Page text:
The Railways has always taken passenger feedback seriously.
Cleanliness has always been a bone of contention for passengers travelling in trains, with the Railways receiving a large number of complaints about the same. However, the Railways is increasingly relying on passenger feedback to improve overall services. After all, passengers face the ground reality every day, and the Railway infrastructure, set up for them, may be best judged by them—or so the Railways feels.
Now, you, the passenger, can rate cleanliness standards in trains and stations, thus directly impacting the contactors.
Here’s how this works. If you give a poor feedback, the contractor posts a low score. Those with low scores will be dealt with by the Railways who have drawn up a new contract which states that 30% of a contractor’s monthly penalties and incentives will depend on an overall score given by passengers, regarding cleanliness levels.
Other points include—attendance of cleanliness staff, use and quality of consumables, linen distribution, maintenance and services-all to be monitored by Railway staff.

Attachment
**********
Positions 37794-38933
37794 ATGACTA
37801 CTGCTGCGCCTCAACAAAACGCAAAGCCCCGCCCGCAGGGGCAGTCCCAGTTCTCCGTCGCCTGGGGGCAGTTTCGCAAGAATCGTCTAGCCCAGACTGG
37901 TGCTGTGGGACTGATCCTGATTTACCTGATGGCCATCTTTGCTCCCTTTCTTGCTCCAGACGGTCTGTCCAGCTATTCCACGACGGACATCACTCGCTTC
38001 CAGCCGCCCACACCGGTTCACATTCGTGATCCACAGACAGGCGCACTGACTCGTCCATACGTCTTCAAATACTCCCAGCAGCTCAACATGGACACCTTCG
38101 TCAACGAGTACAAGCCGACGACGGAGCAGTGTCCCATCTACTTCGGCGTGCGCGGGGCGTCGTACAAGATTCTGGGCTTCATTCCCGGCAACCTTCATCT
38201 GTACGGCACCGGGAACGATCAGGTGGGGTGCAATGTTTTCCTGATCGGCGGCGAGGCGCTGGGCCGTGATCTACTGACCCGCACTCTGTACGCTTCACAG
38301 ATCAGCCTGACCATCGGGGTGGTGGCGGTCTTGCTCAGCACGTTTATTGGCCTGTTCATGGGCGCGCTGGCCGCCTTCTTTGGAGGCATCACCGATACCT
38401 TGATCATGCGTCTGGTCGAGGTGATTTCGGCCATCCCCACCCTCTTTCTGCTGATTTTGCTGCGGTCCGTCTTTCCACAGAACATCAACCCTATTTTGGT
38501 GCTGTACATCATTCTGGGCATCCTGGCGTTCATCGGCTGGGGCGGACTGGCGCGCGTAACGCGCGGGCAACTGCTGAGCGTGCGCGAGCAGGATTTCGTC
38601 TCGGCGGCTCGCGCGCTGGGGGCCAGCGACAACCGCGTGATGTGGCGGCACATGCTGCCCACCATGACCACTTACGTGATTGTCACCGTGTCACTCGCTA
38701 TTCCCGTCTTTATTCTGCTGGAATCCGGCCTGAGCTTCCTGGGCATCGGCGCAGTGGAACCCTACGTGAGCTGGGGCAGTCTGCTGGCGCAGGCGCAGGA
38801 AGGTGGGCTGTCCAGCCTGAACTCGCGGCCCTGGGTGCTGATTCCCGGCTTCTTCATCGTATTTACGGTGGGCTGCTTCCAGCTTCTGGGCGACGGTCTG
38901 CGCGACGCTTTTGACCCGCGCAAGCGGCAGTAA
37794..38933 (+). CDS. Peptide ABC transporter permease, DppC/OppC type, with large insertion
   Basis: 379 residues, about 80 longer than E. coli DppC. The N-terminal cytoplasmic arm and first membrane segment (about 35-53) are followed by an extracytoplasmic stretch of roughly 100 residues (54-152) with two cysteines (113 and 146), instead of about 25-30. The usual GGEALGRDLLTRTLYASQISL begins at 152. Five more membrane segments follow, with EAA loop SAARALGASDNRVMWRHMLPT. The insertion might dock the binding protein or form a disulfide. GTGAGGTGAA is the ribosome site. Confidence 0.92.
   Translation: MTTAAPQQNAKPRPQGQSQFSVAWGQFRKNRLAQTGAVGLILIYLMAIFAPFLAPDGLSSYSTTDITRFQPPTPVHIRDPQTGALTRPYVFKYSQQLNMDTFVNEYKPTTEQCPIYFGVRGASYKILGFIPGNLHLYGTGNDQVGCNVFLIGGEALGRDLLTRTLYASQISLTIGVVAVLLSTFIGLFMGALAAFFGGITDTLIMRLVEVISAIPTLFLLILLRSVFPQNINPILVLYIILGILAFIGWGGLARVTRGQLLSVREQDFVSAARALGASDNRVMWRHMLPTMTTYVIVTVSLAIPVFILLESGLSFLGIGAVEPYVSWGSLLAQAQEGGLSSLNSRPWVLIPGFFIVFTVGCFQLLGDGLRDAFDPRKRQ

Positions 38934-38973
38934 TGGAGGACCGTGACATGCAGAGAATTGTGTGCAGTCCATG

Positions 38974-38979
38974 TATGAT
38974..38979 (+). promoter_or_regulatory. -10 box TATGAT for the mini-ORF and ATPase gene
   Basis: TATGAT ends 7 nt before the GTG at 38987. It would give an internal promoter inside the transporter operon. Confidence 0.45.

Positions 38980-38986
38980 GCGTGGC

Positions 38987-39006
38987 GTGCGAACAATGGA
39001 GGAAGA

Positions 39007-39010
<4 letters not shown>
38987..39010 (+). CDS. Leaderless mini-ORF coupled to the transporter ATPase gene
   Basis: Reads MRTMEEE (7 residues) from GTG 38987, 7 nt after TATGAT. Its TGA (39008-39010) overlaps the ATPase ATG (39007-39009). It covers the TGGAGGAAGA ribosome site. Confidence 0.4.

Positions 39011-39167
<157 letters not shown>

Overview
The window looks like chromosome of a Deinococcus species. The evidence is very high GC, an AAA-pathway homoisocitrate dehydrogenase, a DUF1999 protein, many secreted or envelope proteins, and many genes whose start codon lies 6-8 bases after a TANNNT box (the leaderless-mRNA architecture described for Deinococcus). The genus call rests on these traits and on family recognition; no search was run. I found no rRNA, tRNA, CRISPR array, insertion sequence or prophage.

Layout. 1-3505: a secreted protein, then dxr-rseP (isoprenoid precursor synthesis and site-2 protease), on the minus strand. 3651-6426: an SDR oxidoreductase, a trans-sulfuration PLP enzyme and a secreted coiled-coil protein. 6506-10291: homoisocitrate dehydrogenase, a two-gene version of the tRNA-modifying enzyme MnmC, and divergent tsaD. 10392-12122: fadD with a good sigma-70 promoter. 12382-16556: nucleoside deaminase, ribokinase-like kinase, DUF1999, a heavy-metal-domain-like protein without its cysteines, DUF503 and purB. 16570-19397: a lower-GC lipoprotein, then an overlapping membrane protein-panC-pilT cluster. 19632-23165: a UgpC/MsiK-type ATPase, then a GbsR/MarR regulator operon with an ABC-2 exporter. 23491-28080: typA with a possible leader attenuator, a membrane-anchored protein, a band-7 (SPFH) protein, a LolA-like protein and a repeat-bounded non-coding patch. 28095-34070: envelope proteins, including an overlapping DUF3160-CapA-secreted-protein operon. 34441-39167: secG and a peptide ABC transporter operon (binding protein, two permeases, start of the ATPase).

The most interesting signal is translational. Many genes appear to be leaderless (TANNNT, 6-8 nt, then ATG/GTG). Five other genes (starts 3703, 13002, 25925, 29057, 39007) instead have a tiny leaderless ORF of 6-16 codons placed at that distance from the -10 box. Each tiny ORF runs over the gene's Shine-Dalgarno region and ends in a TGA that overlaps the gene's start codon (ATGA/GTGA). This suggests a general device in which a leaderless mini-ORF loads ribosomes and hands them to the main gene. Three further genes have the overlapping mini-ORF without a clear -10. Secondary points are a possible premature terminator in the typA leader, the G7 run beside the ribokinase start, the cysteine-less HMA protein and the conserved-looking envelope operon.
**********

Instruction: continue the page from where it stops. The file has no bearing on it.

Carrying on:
The break-up of the ratings according to the new rules have been formulated such that passenger feedback and complaints carry the maximum weightage of 30%.
According to Railway officials quoted in the Financial Express, the score will determine the contractor’s incentive or penalty. Since cleanliness directly affects passengers, it was vital to include them in the process.
Passengers will record their feedback via a GPS based system, with a zero margin for error.
As of now, the On-Board Housekeeping Staff (OBHS) takes care of cleanliness. Most of the staff members are on a contract, and the service is spread over 1700 trains. It includes two scheduled cleanings per day, and any additional cleaning requested by a passenger.
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With the Railways seriously implementing passenger complaints, contractors will be forced to keep performing well, so that passengers give a positive feedback for their services.